Wednesday, October 5, 2011

Combating the pull to overpredict violence

Like the moon's effect on tides, the pull to overpredict violence exerts a powerful influence, even on seasoned forensic evaluators who know its strength.

When directly informed that an event has a low base rate of occurrence -- for example, that a homicide offender has only a 1 in 100 likelihood of being arrested for another homicide -- both laypeople and professionals will markedly overpredict violence.

In an article in the Journal of the American Academy of Psychiatry and Law, eminent forensic psychologist Stanley Brodsky and postdoctoral fellow Sarah L. Miller analyze why this is so.

For one thing, the risk of underpredicting violence has more potential to negatively impact the evaluator. Bad publicity, public outrage, even civil litigation. Not to mention the harm committed by a high-risk individual who reoffends.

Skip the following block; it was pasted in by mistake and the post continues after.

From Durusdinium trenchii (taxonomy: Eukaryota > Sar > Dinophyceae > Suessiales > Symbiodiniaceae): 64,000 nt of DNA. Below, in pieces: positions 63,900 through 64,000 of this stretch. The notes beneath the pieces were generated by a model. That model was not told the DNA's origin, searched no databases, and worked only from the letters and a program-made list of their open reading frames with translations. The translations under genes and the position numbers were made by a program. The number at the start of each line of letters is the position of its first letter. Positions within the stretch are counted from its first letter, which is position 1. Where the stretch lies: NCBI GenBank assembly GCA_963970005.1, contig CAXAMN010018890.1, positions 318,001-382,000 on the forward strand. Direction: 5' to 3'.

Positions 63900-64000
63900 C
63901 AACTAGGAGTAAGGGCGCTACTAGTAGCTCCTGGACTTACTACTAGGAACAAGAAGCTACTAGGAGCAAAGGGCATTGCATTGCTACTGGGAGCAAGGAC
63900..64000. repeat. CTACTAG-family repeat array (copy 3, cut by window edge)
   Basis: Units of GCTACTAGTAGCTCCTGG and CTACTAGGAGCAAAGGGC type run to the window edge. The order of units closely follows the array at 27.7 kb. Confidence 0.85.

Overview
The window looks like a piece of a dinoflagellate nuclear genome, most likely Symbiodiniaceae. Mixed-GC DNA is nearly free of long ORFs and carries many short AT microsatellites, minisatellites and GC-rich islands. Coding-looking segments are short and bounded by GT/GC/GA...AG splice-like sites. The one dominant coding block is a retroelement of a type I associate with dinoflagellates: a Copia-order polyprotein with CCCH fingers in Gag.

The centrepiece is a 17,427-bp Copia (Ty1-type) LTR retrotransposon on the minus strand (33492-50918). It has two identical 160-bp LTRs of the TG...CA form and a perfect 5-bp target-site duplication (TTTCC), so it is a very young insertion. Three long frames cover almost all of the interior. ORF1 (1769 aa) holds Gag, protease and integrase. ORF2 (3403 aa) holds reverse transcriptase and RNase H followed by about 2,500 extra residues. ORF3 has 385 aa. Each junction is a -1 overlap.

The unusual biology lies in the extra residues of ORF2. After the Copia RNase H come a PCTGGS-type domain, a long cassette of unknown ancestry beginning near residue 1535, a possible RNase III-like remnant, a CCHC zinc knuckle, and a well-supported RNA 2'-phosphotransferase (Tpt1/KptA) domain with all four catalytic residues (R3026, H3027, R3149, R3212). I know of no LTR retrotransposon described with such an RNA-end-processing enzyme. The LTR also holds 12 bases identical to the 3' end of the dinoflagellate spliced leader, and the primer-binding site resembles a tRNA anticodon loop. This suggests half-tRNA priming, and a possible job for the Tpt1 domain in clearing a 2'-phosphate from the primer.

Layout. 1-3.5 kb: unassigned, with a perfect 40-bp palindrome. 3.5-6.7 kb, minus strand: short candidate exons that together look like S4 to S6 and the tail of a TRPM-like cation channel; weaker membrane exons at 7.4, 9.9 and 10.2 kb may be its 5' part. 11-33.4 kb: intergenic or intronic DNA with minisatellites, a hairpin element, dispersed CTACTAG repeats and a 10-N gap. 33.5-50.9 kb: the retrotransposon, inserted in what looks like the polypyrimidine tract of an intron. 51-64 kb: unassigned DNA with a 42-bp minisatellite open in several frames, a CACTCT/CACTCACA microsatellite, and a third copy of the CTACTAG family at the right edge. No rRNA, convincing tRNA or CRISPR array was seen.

Far safer to "err on the side of public safety," goes clinical lore. A claim of dangerousness is well nigh impossible to disprove. And especially in the context of civil commitment of sex offenders, the issue is not framed as punishment but, rather, as "an acceptable restriction of individual rights in the interest of public safety and rehabilitation." It's not as if these guys are sympathetic characters, with a constituency of supporters looking out for their rights.

Certain psychological mechanisms also contribute to bias in the direction of overpredicting risk. These include confirmation bias, or seeking information to support a preconceived conclusion, and illusory correlation, in which the evaluator assumes two things are related just because they co-occurred.

The purpose of Brodsky and Miller's well-argued review is to make evaluators more aware of the natural overprediction tendency, and to provide a checklist that evaluators can use to assess and correct their potential biases.

It's a great idea, although I am a bit skeptical that such a simple approach will make much of an impact in the adversarial arena.


The full article is available for free download HERE.

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